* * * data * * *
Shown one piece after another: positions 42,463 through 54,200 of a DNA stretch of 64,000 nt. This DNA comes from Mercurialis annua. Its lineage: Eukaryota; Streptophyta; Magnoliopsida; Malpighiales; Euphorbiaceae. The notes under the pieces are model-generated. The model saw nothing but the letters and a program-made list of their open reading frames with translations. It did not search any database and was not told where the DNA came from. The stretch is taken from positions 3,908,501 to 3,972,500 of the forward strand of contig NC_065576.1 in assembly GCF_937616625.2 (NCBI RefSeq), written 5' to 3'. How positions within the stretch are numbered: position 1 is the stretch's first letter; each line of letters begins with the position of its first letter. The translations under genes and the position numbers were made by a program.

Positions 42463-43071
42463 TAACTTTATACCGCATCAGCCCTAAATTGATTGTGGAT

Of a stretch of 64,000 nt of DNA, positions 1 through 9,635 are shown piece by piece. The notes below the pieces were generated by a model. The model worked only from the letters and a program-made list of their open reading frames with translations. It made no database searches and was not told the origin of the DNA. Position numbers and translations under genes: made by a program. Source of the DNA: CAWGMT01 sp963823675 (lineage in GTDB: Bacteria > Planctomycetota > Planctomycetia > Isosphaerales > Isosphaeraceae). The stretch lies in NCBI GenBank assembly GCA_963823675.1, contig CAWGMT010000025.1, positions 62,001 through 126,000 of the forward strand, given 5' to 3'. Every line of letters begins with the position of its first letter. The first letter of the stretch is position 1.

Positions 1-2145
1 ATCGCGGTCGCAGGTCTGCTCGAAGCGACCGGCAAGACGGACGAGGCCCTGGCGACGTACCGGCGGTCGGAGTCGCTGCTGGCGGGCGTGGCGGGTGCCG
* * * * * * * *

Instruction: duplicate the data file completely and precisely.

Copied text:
Shown one piece after another: positions 42,463 through 54,200 of a DNA stretch of 64,000 nt. This DNA comes from Mercurialis annua. Its lineage: Eukaryota; Streptophyta; Magnoliopsida; Malpighiales; Euphorbiaceae. The notes under the pieces are model-generated. The model saw nothing but the letters and a program-made list of their open reading frames with translations. It did not search any database and was not told where the DNA came from. The stretch is taken from positions 3,908,501 to 3,972,500 of the forward strand of contig NC_065576.1 in assembly GCF_937616625.2 (NCBI RefSeq), written 5' to 3'. How positions within the stretch are numbered: position 1 is the stretch's first letter; each line of letters begins with the position of its first letter. The translations under genes and the position numbers were made by a program.

Positions 42463-43071
42463 TAACTTTATACCGCATCAGCCCTAAATTGATTGTGGAT

Of a stretch of 64,000 nt of DNA, positions 1 through 9,635 are shown piece by piece. The notes below the pieces were generated by a model. The model worked only from the letters and a program-made list of their open reading frames with translations. It made no database searches and was not told the origin of the DNA. Position numbers and translations under genes: made by a program. Source of the DNA: CAWGMT01 sp963823675 (lineage in GTDB: Bacteria > Planctomycetota > Planctomycetia > Isosphaerales > Isosphaeraceae). The stretch lies in NCBI GenBank assembly GCA_963823675.1, contig CAWGMT010000025.1, positions 62,001 through 126,000 of the forward strand, given 5' to 3'. Every line of letters begins with the position of its first letter. The first letter of the stretch is position 1.

Positions 1-2145
1 ATCGCGGTCGCAGGTCTGCTCGAAGCGACCGGCAAGACGGACGAGGCCCTGGCGACGTACCGGCGGTCGGAGTCGCTGCTGGCGGGCGTGGCGGGTGCCG